Cheapskate quickie alternative - buy a 1-1/2" XPS styrofoam insulation sheet. Cut 3" wide strips. glue them together with a waterproof, foam compatible glue (PL300 is one, IIRC, there are surely others) to make a 3" square (or whatever size it takes for a light friction fit.) Glue some sunlight and rot resistant (polypropylene is one choice) string into the joint, run all the way to the bottom, possibly threaded into some holes. The "rubber flap idea" would still be good for covering that string and the top surface of the foam - the string should have a loop up top so it can be used to pull the foam block out. Depending how long this is supposed to be in use and the use of the surface when it's in place, some sort of light caulking or rubber cement to keep the flap in place might be appropriate. A loose fit will float, which is why you want a friction fit, but not one that makes you break the string.

  • I think your first idea would be mighty difficult to get right in the real world, but your second one about the styrofoam is ingenious! – Zach Mierzejewski Apr 29 '16 at 3:41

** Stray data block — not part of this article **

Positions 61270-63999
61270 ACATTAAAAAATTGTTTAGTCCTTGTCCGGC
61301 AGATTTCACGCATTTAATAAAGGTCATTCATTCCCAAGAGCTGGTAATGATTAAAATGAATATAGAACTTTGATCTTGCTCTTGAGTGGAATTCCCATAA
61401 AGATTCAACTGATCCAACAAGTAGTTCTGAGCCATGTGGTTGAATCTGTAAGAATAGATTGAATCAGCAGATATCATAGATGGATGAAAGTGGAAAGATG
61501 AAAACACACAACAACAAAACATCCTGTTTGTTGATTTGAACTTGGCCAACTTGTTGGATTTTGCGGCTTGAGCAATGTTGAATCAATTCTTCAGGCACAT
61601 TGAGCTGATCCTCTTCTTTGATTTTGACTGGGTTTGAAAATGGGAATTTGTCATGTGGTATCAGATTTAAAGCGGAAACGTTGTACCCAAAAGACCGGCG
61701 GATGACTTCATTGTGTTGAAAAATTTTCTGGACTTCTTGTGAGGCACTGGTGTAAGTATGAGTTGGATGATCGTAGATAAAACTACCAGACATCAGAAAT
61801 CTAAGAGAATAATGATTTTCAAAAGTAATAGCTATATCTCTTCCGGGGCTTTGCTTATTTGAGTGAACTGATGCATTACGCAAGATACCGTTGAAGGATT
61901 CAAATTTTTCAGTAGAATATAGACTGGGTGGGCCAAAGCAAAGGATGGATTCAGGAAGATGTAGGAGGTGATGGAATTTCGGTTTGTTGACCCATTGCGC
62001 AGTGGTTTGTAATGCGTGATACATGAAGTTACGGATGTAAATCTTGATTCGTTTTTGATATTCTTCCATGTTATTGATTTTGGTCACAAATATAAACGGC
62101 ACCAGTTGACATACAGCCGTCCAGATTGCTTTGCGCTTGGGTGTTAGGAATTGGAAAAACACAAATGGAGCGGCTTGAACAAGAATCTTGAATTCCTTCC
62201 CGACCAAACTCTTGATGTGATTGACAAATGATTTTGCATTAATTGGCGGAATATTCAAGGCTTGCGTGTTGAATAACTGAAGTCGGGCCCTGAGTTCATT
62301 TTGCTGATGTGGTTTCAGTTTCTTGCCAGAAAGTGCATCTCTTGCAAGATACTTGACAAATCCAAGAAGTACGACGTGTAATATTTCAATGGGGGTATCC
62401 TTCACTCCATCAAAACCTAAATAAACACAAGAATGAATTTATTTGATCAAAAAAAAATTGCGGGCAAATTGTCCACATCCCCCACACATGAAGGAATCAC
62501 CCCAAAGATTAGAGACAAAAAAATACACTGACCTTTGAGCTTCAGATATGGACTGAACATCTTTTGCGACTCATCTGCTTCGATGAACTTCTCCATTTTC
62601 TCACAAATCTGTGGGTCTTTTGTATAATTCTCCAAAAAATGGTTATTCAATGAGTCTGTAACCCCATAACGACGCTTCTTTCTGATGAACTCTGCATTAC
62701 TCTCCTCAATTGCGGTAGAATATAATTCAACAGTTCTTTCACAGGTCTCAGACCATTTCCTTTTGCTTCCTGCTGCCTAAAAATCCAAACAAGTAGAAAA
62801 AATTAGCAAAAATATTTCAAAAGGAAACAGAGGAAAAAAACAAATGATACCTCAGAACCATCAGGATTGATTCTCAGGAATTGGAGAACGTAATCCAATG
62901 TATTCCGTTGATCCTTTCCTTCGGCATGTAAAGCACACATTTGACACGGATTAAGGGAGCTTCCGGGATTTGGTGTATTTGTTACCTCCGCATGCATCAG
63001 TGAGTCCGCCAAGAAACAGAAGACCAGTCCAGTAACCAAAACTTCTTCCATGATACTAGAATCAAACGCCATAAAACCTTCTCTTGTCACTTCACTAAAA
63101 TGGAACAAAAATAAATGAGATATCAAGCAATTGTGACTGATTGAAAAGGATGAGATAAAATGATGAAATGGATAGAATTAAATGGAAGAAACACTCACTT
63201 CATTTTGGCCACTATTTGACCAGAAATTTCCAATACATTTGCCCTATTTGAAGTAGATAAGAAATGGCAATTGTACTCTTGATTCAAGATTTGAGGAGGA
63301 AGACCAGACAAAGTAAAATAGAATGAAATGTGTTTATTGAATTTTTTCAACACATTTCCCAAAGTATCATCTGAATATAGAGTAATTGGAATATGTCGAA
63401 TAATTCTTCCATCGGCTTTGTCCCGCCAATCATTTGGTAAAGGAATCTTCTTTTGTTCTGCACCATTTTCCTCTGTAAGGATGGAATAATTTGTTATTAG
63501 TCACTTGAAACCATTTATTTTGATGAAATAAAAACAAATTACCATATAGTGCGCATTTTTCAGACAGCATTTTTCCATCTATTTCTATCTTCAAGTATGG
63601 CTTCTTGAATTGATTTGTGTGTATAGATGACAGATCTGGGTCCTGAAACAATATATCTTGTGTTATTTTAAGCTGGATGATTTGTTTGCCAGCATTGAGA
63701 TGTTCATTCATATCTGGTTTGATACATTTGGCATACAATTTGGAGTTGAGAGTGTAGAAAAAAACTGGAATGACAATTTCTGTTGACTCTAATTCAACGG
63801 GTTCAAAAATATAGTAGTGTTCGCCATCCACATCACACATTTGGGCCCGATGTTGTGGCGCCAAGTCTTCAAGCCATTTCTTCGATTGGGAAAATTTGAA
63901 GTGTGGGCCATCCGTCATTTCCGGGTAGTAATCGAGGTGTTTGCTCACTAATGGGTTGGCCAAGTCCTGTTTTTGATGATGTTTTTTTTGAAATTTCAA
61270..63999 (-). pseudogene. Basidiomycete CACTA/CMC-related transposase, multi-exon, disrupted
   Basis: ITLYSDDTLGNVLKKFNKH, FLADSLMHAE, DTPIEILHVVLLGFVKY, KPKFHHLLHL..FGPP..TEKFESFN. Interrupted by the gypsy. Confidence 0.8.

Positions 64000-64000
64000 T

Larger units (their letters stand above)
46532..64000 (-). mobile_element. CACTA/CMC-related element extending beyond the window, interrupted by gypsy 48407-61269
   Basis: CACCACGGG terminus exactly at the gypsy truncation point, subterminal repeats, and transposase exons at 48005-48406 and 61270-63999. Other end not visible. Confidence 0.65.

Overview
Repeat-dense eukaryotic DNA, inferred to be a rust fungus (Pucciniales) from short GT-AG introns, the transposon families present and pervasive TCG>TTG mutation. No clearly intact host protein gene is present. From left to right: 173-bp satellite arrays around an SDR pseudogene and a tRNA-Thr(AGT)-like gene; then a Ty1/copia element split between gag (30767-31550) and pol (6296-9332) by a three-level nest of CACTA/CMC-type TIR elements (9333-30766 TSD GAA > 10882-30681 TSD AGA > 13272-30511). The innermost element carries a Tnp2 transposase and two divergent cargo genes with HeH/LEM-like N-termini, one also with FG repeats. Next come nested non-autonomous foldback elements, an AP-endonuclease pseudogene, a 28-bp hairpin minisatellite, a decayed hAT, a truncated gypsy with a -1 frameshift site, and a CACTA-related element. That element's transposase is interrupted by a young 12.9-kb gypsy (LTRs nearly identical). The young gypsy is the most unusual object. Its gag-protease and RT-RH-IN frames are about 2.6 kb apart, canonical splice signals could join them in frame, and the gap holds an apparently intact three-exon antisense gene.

• The first one is what's commonly seen in any commercial setting with sockets in the ground. It's easy enough if you have (or hire) the right tools and skills. The second will be a lot easier for the typical non-welding homeowner. – Ecnerwal Apr 29 '16 at 11:57
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I'd use treated 2-by lumber to create a simple cap-and-post device.

Cut squares the size of your opening on a miter saw and give the corners a small bevel to ease fitment.

Measure the depth of each hole and subtract the thickness of your cap material (1-1/2" in this case). Cut lengths of 2x2 lumber (or split 2x4s) as legs. Fasten the caps to the legs with decking screws. Drop them in the holes and be happy. You could drill a 1/2" hole near one edge of the caps to facilitate removal, say with a wire hook.

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I would try to create a top seal that is slightly larger than the hole (maybe 3.5x3.5) with beveled edges, screwed into a block slightly smaller than the holes. A firm, but flexible plastic, maybe. Aluminum if you cannot work out the plastic. I would then seal under the overhanging flange with exterior caulking. Removal by cutting the seal and, if necessary, screwing an eye into the top to pull.